The portions of the liquid level gage to which the lines 51 and 52 lead are closed from each other in the sense that they do not communicate internally of the gage. Therefore when the valves 26 and 29 are closed, the line 52 is closed off from the line 51. The operation of the pressure building coil 30a is substantially suspended be cause the pressure building coil is not vented to the gas phase of the container.

However, when either the valve 26 or the valve 29 is opened, the pressure building coil 30a becomes vented through the line 51 to the gas phase of the container, thereby somewhat relieving pressure at the upper portions of the pressure building coil and admitting more liquid to the bottom of the coil for vaporization and pressure building.

Opening either of the valves 26 and 29'of course results in a bypass of the liquid level gage. The lines in which the valves 26 and 29 are located amount to shunt lines which bypass the liquid level gage.

When either of these valves is open, proper operation of the liquid level gage is interfered with. However in uses such as over-the-road transport, the system shown in FIGURE 5 is very practical. Prior to the start of truck runs, the container charge is checked and the container is filled if necessary by using the liquid level gage. At this time the valves 26 and 29 remain closed. Normally they are closed during transport, the operation of the pressure building coil 30a is substantially suspended, and the liquid level gage gives accurate indications.

If the system is improperly pressurized initially, or should loose connections or other causes result in some leakage in the system during transport, spoilage of the shipment becomes a possibility. Gas pressure may reach such an abnormally low level that the spray head may not operate when called upon to do so, and the contents of the refrigerated shipment are in danger of overheating. But with the illustrated system, if such abnormally low pressure level occurs, the automatic valve 29 will open. The pressure building coil will then begin to operate and pressure will be maintained on an emergency or abnormal basis. The liquid level gage may move erratically, indicating to the driver that an emergency condition exists, and that the system must be checked at the earliest opportunity.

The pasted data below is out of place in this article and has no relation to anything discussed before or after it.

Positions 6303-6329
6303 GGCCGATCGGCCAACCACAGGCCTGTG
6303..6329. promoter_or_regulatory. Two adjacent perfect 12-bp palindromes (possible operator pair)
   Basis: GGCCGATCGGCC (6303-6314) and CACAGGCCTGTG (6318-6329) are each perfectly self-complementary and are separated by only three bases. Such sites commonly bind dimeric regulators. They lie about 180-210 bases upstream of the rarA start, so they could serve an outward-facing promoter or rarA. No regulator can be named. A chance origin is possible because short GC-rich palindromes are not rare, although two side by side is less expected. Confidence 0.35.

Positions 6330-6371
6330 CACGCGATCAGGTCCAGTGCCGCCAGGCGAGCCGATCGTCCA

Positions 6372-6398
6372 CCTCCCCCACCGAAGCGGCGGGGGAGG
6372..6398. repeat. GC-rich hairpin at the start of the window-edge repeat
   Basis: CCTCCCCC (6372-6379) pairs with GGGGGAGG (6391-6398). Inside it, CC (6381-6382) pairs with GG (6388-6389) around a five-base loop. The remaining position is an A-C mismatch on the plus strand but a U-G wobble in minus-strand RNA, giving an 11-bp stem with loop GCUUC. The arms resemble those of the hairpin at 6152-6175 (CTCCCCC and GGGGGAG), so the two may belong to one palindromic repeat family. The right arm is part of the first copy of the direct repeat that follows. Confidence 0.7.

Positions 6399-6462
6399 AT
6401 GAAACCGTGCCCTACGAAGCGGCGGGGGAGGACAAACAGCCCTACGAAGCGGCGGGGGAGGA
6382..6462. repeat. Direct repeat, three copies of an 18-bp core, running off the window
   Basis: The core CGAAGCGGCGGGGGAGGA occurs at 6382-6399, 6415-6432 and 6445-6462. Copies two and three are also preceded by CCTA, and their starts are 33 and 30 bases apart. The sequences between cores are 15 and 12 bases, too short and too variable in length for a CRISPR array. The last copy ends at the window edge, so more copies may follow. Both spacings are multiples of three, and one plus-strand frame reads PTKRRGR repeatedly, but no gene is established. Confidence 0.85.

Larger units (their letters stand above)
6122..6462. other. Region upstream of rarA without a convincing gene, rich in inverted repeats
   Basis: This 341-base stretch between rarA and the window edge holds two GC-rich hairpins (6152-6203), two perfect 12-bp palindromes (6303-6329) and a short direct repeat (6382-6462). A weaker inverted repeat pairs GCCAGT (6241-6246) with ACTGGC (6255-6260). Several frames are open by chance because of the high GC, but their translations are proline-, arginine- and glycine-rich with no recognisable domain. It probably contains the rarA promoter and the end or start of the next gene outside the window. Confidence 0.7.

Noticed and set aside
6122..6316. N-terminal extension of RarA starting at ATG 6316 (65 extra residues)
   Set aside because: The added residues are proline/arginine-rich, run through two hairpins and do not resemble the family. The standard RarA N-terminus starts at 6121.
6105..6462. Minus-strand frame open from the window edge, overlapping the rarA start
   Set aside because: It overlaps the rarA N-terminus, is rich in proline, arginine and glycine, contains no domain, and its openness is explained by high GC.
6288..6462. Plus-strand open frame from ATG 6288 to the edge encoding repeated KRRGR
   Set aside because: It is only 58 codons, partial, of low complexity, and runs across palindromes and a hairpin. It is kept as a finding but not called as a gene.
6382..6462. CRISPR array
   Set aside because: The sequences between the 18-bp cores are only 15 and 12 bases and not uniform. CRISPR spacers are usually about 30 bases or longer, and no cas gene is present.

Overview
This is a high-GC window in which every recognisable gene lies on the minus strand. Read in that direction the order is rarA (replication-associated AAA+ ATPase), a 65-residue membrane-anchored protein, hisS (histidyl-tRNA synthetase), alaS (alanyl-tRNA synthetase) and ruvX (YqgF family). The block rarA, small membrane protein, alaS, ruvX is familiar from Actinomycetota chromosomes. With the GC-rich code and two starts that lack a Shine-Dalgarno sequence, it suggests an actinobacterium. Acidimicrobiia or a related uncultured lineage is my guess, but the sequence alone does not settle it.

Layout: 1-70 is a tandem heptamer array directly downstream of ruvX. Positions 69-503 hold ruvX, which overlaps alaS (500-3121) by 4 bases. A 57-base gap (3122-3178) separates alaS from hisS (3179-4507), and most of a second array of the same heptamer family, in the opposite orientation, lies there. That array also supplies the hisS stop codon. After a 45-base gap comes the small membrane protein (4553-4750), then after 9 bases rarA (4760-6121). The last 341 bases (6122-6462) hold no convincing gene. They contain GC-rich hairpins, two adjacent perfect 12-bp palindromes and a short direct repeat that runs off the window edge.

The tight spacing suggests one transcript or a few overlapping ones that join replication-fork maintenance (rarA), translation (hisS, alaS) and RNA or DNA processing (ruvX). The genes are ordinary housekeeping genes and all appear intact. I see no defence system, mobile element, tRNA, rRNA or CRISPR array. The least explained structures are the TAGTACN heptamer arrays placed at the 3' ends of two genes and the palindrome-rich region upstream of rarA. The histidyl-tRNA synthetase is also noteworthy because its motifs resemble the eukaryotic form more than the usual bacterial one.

Since the pressure building coil 30a is in the line 52 leading to the liquid level gage, the emergency pressurebuilding capacity of the system and resulting reliability is achieved at small increased cost as compared to that inherent in the provision of a liquid level gage circuit. All that is required are an increase in the length of the line 52 by one or several turns to constitute the coil 30a, the shunt lines for one or the other or both the valves 26 or 29, and one or the other or both the valves themselves. The manual valve 26 and its shunt line may be eliminated, or the automatic valve 29 and its shunt line may be eliminated. If only the manual valve is provided, a severe drop in pressure will not automatically bring the pressure-building coil into ope-ration, but during stops in transit the operator may merely observe the temperature of the cargo compartment and open the manual valve if the temperature is alarmingly high.

The invention is not restricted to the slavish imitation of each and every one of the details and features described above, which have been set forth merely by way of example, with the intent of most fully setting forth the teaching of the invention. Obviously, devices may be provided which change, eliminate, or add certain specific structural details without departing from the invention.

What is Claimed is:

I. In a system for cooling the insulated cargo space of a refrigeration transport vehicle by evaporation of liquefied gas, a control box external to the insulated cargo space, a liquefied gas container, spray line means in the cargo space, a fluid network partly in said control box and partly in the insulated cargo space, said network including valves and lines for filling said container and venting it during filling and for controllably supplying fluid to said spray line means, said network including coaxial conduit means communicating between the container and the externally located control box, said coaxial conduit means including both filling line means and venting line means.

2. In a system for cooling the insulated cargo space of a refrigeration transport vehicle by evaporation of liquefied gas, a control box external to the insulated cargo space, a liquefied gas container, spray line means in the cargo space, a fluid network partly in said control box and partly in the insulated cargo space, said network including valves and lines for filling said container and venting it during filling and for controllably supplying fluid to said spray line means, said network including coaxial conduit means communicating between the container and the externally located control box, said coaxial conduit means including both filling line means and venting line means, said coaxial conduit means including an inner fill line surrounded by a vent line jacket or annulus.